Indian Tourism Industry & Economic Reforms

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Tourism Industry & Economic Reforms
Introduction

Tourism in India was seen as a service sector for a long time. It has now been recognized as an export industry due to its multiple advantages. Though Tourism has grown at a rapid pace gained importance slowly, it has enhanced its share in international tourist arrivals as well as in foreign exchange earnings. Now, it is the largest service industry in India, with a contribution of 6.23 per cent to the national GDP and 8.78 per cent of the total employment in India. According to WTTC, India will be a tourism hot spot from 2009 to 2018 having the highest ten year growth potential. The Travel and Tourism competitiveness Report 2007 ranked tourism in India sixth, in terms of price competitiveness.

During 11th Five Year Plan (2007-2012) Ministry of Tourism propose to continue supporting creation of world class infrastructure in the country so that existing tourism products can be further improved and expanded to meet new market requirements and enhance the competitiveness of India as a tourist destination. The Government is investing heavily for integrated development of the Infrastructure Sector. In consultation with the State Governments and UTs, the Ministry of Tourism has identified several tourist circuits and destinations for integrated development. During the current financial year the Ministry has sanctioned so far Rs.323.00 crore for various projects throughout the country. Tourism Sector, with 9.24% share of employment, accords a perfect opportunity to translate our vision of inclusive growth to reality. All possible steps are being taken by the government to promote tourism related infrastructure such as the Hotel and Travel Industry, developing tourism circuits, working towards preservation of monuments, human resources development, and, up gradation of information technology.

Tourism – Definition
Tourism is travel for recreational or leisure purposes. The World Tourism Organization defines tourists as people who "travel to and stay in places outside their usual environment for not more than one consecutive year for leisure, business and other purposes not related to the exercise of an activity remunerated from within the place visited". Tourism has become a popular global leisure activity.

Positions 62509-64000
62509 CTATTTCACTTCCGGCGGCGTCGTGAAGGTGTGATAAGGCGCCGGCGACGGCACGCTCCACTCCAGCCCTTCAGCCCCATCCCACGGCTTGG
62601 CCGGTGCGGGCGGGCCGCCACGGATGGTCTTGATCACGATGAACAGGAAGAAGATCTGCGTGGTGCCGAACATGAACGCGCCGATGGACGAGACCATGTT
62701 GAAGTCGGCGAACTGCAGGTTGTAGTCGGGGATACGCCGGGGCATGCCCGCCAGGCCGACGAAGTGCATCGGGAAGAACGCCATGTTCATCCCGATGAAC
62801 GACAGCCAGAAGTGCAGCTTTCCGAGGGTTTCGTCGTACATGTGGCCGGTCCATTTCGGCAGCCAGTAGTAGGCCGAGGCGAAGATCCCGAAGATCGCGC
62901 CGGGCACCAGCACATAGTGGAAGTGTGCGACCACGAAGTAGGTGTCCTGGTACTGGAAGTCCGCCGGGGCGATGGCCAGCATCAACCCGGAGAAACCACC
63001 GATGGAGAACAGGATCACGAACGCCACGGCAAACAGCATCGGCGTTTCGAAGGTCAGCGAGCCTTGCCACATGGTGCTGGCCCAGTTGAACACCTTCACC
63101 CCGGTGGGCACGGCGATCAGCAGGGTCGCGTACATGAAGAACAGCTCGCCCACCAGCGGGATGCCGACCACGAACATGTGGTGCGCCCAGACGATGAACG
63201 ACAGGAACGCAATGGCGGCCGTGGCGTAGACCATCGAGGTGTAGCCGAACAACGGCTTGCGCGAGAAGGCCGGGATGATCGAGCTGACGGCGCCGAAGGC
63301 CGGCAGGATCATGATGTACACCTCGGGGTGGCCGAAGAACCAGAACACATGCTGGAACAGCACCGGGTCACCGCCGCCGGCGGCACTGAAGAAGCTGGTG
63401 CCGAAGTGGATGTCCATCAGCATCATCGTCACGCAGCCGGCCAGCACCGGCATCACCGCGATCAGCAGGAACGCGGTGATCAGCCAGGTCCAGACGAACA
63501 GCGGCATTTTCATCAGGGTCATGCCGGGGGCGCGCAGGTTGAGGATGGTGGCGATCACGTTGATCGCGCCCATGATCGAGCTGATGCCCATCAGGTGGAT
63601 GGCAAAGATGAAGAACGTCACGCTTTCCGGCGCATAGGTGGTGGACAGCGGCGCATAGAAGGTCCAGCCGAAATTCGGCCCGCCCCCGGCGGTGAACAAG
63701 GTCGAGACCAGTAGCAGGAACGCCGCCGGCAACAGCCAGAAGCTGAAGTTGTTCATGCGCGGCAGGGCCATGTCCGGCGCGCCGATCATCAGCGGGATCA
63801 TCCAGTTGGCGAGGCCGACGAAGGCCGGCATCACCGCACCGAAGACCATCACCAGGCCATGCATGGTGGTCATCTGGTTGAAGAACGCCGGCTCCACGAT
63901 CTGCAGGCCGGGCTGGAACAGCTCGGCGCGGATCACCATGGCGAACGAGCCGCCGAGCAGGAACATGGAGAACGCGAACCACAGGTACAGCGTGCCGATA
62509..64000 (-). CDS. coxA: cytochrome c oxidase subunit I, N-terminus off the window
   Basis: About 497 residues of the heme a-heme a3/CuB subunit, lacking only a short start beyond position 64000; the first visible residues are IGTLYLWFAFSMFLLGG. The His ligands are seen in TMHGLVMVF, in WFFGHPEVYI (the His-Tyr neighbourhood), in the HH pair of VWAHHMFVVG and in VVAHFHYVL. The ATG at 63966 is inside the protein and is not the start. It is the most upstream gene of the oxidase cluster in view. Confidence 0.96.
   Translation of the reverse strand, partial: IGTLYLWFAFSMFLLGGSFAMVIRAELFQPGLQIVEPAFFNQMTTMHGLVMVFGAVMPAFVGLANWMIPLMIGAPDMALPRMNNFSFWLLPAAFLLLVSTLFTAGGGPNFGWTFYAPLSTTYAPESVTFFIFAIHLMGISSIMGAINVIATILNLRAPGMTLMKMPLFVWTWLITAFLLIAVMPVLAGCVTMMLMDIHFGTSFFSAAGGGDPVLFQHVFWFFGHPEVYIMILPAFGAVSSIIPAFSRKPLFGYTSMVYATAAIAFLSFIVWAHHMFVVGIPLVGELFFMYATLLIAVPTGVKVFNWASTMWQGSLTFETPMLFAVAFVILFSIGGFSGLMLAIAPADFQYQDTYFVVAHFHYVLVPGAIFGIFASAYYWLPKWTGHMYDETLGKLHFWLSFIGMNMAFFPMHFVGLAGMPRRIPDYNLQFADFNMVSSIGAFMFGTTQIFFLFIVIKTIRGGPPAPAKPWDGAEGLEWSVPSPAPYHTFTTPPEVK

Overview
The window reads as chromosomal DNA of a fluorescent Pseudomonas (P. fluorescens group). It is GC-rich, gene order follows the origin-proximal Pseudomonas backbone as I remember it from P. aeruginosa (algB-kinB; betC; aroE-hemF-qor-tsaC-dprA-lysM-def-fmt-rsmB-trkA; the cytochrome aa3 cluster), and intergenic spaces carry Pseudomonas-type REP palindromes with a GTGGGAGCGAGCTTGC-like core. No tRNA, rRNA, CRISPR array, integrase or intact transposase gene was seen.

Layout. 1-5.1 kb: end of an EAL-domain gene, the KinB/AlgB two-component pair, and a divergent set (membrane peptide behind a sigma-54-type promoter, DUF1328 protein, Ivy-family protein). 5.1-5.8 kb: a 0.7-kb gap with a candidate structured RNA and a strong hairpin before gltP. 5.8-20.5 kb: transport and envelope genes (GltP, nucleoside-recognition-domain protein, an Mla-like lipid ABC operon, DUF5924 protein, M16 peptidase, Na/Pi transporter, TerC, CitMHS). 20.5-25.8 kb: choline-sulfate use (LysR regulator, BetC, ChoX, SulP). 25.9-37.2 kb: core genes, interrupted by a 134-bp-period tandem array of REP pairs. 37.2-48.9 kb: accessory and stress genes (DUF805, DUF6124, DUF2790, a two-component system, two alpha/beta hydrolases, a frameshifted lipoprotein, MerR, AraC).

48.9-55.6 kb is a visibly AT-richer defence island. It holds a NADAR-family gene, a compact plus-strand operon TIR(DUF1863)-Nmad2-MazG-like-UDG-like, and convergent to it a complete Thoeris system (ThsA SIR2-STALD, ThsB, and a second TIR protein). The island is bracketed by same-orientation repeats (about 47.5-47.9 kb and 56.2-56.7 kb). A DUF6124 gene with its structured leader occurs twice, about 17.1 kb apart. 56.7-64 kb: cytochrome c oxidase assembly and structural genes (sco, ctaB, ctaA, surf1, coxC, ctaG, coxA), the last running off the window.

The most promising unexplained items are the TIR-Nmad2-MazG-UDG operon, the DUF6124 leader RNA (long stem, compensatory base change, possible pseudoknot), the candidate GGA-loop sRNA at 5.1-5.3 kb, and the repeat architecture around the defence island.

Tourism is vital for many countries and many island nations due to the large intake of money for businesses with their goods and services and the opportunity for employment in the service industries associated with tourism. These service industries include transportation services such as cruise ships and taxis, accommodation such as hotels and entertainment venues, and other hospitality industry services such as resorts.

Development of Tourism in India

□ Early Development

The first conscious and organized efforts to promote tourism in India were made in 1945 when a committee was set up by the Government under the Chairmanship of Sir John Sargent, the then Educational Adviser to the Government of India (Krishna, A.G., 1993). Thereafter, the development of tourism was taken up in a planned manner in 1956 coinciding with the Second Five Year Plan. The approach has evolved from isolated planning of single unit facilities in the Second and Third Five Year Plans. The Sixth Plan marked the beginning of a new era when tourism began to be considered a major instrument for social integration and economic development.

But it was only after the 80’s that tourism activity gained momentum. The Government took several significant steps. A National Policy on tourism was announced in 1982. Later in 1988, the National Committee on Tourism formulated a comprehensive plan for achieving a sustainable growth in tourism. In 1992, a National Action Plan was prepared and in 1996 the National Strategy for Promotion of Tourism was drafted. In 1997, the New Tourism Policy recognizes the roles of Central and State governments, public sector undertakings and the private sector in...
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